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Windows XP SP3.
Because I was having trouble getting my MP3 player recognised by Windows, I checked online for a solution. I found advice to go into Device Manager and uninstall all devices under the heading "Universal Serial Bus Controllers", then restart and let Windows reinstall them.
I clicked on the first device and uninstalled. Then I did the second one - and my wireless mouse and keyboard stopped working (stupid - I should have foreseen this, I know!!).
I tried plugging a wired mouse into a different USB port - it didn't work. And because my USB wireless keyboard wouldn't work, I couldn't use my Windows key to enable me to restart legally. So I had to crash out with the power button.
Having restarted, I find that all my USB ports are useless, which means I can't use my keyboard or mouse. I'm posting this from my wife's laptop.
Can anyone help, please?
I followed your advice. This time I restarted the computer with my wife's wired USB mouse already plugged in, and once it hadbooted up, the mouse worked. Phew!
However, I'm not out of the woods yet. My Logitech cordless keyboard/mouse don't work, and Device Manager shows the receiver with a yellow exclamation mark. I've tried reinstalling it, but I need the driver files and... guess what? I've lost the CD! (I'm not covering myself with glory today, am I?).
I've looked on the Logitech website for the drivers, but they're not listed. I suspect this is because the keyboard/mouse set is pretty old - at least 5/6 years (perhaps more). Any idea where I would find downloadable drivers for a Logitech Internet Pro Y-RK56A kit? I've googled it without success.
I've found a site called Driver-Pro.com, which offers a download called Driver Detective. They claim that this will accurately identify which Logitech drivers I need and install them.
I haven't tried to download it yet - I wanted advice first - so I don't know whether it's freeware or not.
Does anyone have any experience of this site and software? Can I trust it?
If not, do you have any other recommendations, please?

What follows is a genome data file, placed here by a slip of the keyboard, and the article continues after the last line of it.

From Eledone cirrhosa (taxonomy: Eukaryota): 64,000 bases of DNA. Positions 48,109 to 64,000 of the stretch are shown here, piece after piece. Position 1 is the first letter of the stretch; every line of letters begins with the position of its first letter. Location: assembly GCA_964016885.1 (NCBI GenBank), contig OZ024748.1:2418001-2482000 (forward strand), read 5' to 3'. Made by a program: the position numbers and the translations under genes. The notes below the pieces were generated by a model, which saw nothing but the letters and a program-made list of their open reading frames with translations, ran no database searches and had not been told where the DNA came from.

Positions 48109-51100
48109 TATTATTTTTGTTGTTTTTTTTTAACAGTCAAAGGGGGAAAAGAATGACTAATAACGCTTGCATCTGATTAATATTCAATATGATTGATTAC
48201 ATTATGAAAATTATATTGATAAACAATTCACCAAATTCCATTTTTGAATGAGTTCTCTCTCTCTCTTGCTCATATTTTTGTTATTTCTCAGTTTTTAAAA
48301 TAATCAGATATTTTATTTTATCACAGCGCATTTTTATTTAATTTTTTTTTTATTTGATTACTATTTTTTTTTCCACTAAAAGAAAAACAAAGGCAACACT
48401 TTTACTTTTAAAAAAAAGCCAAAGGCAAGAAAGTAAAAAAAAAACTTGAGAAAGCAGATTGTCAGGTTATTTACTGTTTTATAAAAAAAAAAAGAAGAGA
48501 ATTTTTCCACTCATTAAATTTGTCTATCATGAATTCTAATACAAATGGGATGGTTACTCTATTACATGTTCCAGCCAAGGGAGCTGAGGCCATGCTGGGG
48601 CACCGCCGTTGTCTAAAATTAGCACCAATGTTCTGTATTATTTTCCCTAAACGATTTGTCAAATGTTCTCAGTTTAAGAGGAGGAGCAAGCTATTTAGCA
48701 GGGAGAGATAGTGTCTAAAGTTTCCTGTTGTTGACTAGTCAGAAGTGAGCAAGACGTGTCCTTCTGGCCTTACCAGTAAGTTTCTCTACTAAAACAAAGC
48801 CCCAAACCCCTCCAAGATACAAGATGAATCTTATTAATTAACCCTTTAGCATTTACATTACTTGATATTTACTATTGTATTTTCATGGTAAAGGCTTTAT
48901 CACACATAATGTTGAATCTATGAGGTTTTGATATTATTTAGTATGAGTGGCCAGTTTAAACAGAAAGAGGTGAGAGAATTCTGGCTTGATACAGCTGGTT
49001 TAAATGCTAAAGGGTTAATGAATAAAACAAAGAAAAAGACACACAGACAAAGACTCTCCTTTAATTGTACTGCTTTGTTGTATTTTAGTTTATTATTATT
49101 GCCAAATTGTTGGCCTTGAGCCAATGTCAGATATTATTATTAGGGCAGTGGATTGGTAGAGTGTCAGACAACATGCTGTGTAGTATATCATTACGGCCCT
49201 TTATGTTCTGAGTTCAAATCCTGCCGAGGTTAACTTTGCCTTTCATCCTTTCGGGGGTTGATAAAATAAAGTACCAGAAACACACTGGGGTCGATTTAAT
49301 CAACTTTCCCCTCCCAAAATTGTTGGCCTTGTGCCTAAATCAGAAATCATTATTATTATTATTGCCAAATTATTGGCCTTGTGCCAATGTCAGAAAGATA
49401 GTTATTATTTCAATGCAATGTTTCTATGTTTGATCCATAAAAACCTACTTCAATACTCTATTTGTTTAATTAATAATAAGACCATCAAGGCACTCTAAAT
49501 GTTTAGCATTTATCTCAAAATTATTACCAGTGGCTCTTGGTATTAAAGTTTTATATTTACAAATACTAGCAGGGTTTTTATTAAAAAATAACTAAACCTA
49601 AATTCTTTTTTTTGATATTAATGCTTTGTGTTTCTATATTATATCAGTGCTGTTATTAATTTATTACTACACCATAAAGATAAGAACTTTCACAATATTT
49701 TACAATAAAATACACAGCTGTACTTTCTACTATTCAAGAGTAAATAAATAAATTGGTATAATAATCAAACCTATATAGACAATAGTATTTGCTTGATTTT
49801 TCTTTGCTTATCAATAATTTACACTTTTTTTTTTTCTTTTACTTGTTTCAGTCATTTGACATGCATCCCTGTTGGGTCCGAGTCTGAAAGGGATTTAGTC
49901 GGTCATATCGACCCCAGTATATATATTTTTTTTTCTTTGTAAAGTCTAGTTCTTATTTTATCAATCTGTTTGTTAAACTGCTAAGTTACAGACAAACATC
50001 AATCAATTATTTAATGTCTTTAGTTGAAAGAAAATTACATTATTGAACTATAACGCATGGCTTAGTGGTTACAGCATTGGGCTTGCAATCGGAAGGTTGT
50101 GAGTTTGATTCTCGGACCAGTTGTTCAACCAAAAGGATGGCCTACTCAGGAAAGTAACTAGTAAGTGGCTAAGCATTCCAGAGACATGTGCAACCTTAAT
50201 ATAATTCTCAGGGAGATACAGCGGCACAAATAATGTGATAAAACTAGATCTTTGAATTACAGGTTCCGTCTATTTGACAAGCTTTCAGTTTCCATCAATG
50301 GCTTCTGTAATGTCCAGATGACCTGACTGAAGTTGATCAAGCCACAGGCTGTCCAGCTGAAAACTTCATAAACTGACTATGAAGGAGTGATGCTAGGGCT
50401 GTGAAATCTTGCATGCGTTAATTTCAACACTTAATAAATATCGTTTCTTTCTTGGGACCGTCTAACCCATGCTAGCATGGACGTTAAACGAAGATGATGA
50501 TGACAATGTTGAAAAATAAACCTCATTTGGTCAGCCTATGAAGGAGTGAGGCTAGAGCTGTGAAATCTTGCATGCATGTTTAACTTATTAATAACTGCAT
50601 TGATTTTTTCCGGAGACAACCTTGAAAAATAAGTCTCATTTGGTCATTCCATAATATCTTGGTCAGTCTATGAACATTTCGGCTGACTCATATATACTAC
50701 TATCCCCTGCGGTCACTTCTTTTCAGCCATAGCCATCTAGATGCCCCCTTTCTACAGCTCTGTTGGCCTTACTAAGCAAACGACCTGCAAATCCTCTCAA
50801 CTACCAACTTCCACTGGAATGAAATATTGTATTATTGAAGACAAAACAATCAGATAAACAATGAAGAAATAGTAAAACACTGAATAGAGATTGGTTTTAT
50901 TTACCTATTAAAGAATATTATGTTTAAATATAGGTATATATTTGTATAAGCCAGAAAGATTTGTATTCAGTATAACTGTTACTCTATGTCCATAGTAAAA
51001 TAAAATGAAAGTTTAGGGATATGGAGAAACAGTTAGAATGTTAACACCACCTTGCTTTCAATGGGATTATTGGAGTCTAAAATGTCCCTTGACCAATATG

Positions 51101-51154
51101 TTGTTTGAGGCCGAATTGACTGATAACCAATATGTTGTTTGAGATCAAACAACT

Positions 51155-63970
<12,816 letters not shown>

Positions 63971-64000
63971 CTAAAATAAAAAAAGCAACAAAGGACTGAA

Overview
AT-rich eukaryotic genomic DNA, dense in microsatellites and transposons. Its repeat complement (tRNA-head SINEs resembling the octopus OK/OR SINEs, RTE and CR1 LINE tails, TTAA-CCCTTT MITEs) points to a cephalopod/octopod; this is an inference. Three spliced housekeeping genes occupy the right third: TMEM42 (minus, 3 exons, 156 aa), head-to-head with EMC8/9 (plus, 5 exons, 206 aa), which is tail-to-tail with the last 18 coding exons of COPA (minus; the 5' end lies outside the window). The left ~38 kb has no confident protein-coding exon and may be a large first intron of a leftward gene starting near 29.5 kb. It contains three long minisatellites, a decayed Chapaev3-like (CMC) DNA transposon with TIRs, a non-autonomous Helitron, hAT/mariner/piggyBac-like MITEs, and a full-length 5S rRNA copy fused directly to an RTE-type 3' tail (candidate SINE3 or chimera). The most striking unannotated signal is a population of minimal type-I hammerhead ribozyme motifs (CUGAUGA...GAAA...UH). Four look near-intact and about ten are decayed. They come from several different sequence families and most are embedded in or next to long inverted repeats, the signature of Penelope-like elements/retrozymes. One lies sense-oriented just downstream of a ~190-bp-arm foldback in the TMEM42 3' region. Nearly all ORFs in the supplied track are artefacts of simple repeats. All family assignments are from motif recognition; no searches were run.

The keyboard should work without the drivers.
The drivers give you extra functionality.
I have found Logitech stuff to be especially problematic in this regard.
Try persevering - remove the receiver and check it has disappeared from Device Manager. Then reboot and plug it in again only give it a couple of minutes to install.
Then try it. If it still doesn't work leave it plugged in and reboot. I did this once with a Logitech mouse and it has worked ever since.
You should be able to use the latest Set Point drivers with your 'ancient' keyboard!
Driver Detective is not freeware.
It will download and run a scan and even tell you what's missing/out of date but will not let you progress unless you buy it.
However DriverMax is freeware and safe to use and may help you out.click here
The Microsoft mouse and keyboard drivers should, as suggested, allow use of the devices; Windows should Find New Hardware after a reboot.
Here's what I've done:
I unplugged the wireless receiver, and restarted the computer. Checked Device Manager - it was gone.
I plugged in the receiver and got the USB plug-in 'bing-bong'. The New Hardware Wizard started up.
First I tried allowing Windows to install the device automatically. Failure - the report said 'Cannot install this hardware because the Wizard cannot find the necessary software'.
So I tried a manual install. I chose Logitech from the list of Manufacturers, and was then given the choice of two devices:
* Logitech USB cordless keyboard
* Logitech USB cordless mouse & iTouch keys
I don't know what iTouch keys are, so I chose the first one and clicked Next. I received a warning that installing the drivers was not recommended because Windows cannot verify that the software is compatible with the hardware. System might become unstable.
What should I do? Do you think (a) I made the right choice from the list of two devices, and (b) that it's safe to allow the software to be installed?
I touch allows some keys to be used as shortcuts.After a reinstall I decided not to install the drivers and the keyboard works OK if that is of any help.
The warning you are getting is a standard warning.
It might be an idea to back up your system or create a restore point but personally I would ignore the warning and continue.
There should be generic drivers which will allow you to use the keyboard.
Another point you may not realise is that you can keep your ps2 board plugged in whilst setting this up, so if you have to use a password at least you have something you can type on.
Poitier - unfortunately it seems my keyboard won't work without the drivers.
ened - thanks for the reassurance! I'll do as you suggest... create a restore point and then proceed past the warning message.
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